Elementary, Watson? Robot tutor tackles mystery of learning

Pearson’s use of IBM artificial intelligence system heralded as step forward in development of virtual teaching assistants

November 10, 2016
Small robot sitting on pile of books, reading
Source: iStock

Students, meet your new class assistant, Dr Watson. But there’s one thing that you should know: Dr Watson is a robot.

In the past, undergraduates on the receiving end of such an introduction might rightly doubt whether they could learn much from a close relative of Apple’s Siri, or worse, of Microsoft’s Clippy. It might equally have been anathema to academics, fearful that one day they might be replaced by artificial intelligence.

But the journey towards a virtual tutor that can help lecturers to do their job appears to have taken a significant step forward with Pearson’s announcement that it will use IBM’s Watson computer system as a teaching assistant on its learning resources.

Watson is capable of analysing huge amounts of text and data, and can use this to answer complex questions. Significantly for teaching purposes, it is capable of doing this in natural language.

Pearson intends to use Watson to answer students’ questions as they learn material, and to check their understanding. If they fall short, Watson should be able to take them back a few steps and build up their knowledge more gradually.

Pearson believes that, unlike many other answering services, Watson is capable of handling the debates and uncertainties of higher level learning, and could even be programmed to adopt the critical lens favoured by the human lecturer, be it Freudian, postmodern or otherwise.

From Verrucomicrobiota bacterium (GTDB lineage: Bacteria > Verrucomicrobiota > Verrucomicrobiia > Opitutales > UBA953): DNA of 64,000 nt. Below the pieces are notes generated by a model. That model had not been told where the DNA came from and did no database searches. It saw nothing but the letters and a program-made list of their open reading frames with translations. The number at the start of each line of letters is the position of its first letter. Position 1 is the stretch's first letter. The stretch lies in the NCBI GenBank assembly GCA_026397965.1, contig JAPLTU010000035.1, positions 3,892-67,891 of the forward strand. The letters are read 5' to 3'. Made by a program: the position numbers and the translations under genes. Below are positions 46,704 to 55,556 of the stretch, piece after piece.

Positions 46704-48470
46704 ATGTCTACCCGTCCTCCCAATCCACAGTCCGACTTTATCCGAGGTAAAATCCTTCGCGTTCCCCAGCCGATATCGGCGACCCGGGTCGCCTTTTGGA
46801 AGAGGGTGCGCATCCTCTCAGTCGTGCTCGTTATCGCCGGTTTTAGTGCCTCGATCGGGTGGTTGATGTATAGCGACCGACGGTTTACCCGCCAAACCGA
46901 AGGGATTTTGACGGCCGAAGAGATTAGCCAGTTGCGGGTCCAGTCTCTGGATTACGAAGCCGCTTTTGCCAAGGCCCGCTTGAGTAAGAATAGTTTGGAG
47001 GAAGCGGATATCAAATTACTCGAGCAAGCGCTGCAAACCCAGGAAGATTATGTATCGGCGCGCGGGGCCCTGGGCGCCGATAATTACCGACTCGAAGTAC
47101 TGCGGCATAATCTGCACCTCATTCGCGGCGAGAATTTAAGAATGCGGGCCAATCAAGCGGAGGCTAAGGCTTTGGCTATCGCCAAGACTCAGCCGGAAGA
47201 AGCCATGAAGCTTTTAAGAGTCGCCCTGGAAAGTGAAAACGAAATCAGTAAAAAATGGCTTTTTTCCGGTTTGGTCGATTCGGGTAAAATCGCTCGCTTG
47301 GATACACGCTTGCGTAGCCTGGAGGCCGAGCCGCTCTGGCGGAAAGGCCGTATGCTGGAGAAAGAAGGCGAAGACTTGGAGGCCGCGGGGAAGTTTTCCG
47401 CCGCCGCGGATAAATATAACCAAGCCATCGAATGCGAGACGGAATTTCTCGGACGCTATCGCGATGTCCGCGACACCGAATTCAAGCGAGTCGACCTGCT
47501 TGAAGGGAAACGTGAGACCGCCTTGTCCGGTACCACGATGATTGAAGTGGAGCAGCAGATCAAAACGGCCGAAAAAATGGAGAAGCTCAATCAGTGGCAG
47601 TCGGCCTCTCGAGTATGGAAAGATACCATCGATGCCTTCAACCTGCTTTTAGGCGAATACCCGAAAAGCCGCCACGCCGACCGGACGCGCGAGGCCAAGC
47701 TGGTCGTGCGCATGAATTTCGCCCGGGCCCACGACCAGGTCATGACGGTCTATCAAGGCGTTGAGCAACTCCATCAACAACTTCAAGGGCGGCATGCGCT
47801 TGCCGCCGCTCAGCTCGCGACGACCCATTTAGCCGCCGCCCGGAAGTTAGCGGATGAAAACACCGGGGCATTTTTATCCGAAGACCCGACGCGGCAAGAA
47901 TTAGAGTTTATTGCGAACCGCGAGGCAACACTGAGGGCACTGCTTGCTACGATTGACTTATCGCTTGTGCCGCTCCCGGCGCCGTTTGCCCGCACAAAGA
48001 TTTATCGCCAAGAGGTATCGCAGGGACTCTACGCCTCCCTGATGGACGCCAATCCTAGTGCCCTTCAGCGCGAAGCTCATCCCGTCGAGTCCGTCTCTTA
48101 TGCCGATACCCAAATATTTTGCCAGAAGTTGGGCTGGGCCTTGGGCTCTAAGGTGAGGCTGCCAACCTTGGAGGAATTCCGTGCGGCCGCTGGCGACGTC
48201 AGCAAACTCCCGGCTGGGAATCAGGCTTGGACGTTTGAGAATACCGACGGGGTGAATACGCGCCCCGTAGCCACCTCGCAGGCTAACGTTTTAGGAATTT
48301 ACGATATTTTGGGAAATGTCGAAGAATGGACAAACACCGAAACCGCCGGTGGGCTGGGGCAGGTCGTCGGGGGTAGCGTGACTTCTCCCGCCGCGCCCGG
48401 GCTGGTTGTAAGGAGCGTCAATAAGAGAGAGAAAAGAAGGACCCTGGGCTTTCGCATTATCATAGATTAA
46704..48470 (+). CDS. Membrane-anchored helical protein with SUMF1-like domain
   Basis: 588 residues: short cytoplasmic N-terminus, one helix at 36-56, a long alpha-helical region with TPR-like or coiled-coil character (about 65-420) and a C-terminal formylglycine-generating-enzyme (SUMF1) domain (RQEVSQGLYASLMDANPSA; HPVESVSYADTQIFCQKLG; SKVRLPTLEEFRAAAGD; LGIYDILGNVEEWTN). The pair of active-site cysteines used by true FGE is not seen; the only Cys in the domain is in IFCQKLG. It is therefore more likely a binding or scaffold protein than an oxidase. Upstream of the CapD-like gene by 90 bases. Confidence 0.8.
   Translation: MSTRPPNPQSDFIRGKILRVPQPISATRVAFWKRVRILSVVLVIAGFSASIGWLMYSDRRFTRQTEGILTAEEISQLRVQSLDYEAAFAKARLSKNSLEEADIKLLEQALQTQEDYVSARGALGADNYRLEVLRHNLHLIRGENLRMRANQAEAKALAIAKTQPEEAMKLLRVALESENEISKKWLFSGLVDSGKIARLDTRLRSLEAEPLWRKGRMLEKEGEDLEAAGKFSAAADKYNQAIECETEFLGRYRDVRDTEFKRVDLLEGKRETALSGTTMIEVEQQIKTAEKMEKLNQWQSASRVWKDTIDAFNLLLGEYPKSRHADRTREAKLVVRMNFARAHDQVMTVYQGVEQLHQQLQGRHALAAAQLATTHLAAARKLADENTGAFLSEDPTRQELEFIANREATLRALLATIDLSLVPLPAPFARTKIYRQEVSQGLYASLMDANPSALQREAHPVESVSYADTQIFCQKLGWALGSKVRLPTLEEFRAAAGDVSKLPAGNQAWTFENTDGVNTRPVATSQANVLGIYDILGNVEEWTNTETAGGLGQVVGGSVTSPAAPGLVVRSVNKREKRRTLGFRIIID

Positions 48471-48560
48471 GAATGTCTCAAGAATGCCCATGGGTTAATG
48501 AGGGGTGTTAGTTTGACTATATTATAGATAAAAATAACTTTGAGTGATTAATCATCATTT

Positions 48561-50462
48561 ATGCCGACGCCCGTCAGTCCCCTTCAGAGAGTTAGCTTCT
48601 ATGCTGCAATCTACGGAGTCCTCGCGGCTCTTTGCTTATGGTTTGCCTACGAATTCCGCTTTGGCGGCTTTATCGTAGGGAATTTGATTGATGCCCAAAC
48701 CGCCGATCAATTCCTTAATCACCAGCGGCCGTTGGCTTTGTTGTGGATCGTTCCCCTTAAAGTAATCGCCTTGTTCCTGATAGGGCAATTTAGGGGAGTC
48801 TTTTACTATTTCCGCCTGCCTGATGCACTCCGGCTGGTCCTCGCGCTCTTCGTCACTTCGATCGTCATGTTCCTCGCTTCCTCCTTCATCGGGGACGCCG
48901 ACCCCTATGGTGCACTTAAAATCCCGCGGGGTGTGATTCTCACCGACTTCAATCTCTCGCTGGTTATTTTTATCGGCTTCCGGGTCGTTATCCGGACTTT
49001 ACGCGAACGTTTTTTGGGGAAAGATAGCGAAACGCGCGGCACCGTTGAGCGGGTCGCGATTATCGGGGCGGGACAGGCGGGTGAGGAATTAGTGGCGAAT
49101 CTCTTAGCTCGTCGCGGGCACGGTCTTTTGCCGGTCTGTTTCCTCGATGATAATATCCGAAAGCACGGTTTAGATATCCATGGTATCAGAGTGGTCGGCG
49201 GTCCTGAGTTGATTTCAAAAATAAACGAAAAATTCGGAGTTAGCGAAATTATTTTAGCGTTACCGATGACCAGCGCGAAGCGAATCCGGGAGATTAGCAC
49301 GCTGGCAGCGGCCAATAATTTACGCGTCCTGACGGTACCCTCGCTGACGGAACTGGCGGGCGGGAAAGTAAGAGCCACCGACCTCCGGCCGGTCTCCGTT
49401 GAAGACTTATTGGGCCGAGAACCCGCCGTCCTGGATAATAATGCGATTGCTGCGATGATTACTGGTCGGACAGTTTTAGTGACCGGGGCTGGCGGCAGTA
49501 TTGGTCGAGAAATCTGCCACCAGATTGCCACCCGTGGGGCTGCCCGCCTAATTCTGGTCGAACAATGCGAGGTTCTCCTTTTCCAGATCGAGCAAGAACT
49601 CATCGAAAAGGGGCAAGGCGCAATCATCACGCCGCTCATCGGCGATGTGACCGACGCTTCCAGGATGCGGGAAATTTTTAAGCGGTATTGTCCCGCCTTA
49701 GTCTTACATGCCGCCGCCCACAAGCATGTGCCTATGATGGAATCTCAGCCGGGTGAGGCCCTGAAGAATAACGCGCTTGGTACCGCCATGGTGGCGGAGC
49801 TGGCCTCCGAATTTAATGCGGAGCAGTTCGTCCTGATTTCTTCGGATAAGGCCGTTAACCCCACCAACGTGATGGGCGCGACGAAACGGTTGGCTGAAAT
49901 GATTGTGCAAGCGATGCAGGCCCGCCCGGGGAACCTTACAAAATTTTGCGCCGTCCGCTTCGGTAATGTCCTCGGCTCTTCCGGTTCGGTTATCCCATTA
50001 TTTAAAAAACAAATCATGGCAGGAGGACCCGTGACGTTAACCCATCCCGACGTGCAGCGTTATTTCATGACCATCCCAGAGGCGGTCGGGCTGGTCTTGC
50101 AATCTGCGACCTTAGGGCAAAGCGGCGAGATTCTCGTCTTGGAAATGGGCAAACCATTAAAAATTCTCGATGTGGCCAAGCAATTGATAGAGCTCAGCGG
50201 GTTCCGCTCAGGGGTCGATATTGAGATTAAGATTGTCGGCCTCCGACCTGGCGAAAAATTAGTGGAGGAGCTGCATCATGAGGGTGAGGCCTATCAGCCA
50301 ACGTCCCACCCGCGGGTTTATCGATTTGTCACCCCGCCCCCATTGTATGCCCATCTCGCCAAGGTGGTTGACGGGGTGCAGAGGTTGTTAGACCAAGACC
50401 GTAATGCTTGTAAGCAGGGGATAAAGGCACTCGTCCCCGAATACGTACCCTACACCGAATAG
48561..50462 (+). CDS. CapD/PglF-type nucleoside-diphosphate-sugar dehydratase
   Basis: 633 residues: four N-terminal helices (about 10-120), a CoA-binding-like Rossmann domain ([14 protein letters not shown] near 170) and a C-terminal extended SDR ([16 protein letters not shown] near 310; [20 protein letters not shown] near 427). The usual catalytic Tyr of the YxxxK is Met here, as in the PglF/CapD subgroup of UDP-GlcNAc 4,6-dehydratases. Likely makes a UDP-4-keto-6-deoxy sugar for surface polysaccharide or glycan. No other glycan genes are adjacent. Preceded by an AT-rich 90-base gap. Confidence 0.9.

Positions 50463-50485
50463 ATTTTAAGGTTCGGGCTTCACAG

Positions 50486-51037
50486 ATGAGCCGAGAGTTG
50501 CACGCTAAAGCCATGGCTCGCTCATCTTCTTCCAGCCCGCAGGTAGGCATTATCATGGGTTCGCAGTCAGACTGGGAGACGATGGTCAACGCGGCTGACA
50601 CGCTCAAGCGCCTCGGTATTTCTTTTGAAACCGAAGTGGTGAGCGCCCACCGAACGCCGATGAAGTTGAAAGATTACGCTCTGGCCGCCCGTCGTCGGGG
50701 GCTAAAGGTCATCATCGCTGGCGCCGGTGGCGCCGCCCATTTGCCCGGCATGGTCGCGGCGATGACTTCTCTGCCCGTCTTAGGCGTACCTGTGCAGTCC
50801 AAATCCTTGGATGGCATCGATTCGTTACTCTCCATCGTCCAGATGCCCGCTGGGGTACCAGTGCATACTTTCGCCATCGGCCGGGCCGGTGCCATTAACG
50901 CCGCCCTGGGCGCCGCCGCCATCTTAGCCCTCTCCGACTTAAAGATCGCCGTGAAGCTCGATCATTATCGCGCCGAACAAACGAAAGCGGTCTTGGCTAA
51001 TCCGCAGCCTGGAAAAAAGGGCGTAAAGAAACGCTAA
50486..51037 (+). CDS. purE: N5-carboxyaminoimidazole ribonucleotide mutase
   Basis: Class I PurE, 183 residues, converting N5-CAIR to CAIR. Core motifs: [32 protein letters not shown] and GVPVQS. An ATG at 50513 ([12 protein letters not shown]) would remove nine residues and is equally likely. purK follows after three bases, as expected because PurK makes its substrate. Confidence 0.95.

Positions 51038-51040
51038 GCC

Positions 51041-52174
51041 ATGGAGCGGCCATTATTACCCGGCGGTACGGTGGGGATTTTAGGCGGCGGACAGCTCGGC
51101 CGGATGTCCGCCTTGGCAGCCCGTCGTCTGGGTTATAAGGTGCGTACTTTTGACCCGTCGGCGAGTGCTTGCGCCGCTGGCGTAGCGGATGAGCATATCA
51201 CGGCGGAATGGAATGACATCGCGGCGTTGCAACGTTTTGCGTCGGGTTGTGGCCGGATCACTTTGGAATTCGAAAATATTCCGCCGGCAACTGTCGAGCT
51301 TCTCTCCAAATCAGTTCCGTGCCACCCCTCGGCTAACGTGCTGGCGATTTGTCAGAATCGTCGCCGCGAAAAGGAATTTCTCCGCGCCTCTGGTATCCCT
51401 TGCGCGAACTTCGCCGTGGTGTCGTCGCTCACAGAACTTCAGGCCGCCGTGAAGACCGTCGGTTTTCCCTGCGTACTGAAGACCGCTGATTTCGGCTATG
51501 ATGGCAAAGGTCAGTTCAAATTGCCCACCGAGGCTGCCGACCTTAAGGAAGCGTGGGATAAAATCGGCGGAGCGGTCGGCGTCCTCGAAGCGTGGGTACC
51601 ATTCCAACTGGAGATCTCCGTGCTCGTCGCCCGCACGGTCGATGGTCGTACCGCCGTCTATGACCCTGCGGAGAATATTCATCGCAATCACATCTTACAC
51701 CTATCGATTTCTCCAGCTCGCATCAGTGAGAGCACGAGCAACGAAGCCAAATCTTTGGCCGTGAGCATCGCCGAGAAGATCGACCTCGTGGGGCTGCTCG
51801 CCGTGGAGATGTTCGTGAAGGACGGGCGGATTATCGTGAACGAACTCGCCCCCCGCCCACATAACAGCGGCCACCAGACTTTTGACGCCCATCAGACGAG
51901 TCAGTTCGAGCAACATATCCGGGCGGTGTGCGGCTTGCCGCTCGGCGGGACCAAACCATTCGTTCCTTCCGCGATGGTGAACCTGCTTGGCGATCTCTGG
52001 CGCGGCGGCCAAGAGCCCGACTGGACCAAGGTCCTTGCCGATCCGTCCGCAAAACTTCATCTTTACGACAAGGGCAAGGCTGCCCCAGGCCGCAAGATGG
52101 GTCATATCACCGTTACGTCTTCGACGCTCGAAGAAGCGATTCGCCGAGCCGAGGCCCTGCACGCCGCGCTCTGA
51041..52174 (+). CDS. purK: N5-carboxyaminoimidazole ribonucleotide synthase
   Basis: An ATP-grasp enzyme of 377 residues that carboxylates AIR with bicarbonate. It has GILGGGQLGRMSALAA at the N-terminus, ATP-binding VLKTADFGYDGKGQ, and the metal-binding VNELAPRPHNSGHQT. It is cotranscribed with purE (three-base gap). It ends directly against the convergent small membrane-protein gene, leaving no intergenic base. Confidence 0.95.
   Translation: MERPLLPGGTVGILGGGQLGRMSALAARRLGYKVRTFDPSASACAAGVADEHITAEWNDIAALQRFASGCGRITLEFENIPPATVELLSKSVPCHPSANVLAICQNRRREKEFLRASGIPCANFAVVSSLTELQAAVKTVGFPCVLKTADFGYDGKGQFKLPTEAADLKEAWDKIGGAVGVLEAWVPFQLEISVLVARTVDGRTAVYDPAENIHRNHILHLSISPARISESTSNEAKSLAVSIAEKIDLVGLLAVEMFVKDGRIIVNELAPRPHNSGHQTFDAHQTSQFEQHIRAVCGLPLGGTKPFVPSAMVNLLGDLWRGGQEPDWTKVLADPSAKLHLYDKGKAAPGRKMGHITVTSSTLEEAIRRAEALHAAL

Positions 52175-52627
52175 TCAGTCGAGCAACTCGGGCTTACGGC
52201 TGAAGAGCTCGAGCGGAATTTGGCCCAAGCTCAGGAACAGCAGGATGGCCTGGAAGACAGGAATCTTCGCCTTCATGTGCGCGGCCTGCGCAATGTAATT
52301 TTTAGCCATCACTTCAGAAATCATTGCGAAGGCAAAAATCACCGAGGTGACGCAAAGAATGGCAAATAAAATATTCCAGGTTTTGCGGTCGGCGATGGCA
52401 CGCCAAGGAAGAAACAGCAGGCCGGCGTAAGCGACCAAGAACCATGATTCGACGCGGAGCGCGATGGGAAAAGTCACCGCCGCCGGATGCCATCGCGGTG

And there is evidence to suggest that such an approach might be successful: earlier this year Ashok Goel, professor of computer science and cognitive science at the Georgia Institute of Technology, secretly used “Jill Watson” alongside eight human teaching assistants on a class forum without any of his students realising.

Tim Bozik, Pearson’s president of global product, said that Watson’s natural language ability meant that it was on “a different level” to previous generations of digital assistants. It would be “very much a supplementary resource”, he said.

“Learning is an active process and this is about creating interactions to promote more learning,” Mr Bozik said. “Using natural language should make it happen more naturally, and occur more frequently.”

Rose Luckin, professor of learner centred design at the UCL Institute of Education, agreed that the round-the-clock availability of a digital assistant for students could allow academics to use class time much more effectively, if they could be confident that their students understood the background material.

“From a teacher’s point of view, a really good AI system can do more of the basic stuff and leave teachers to do the more complicated teaching,” she said. “For students, it’s accessible whenever they want and they can go at their own pace, and it could help academics to deal with the large numbers of students they teach these days.”

Professor Luckin argued that Watson was a “sophisticated” system and that, if this could be combined with Pearson’s knowledge of pedagogy and online education, it could “make the kind of AI system that is only available to a few people at the moment available to a much broader spectrum” of teachers.

chris.havergal@tesglobal.com

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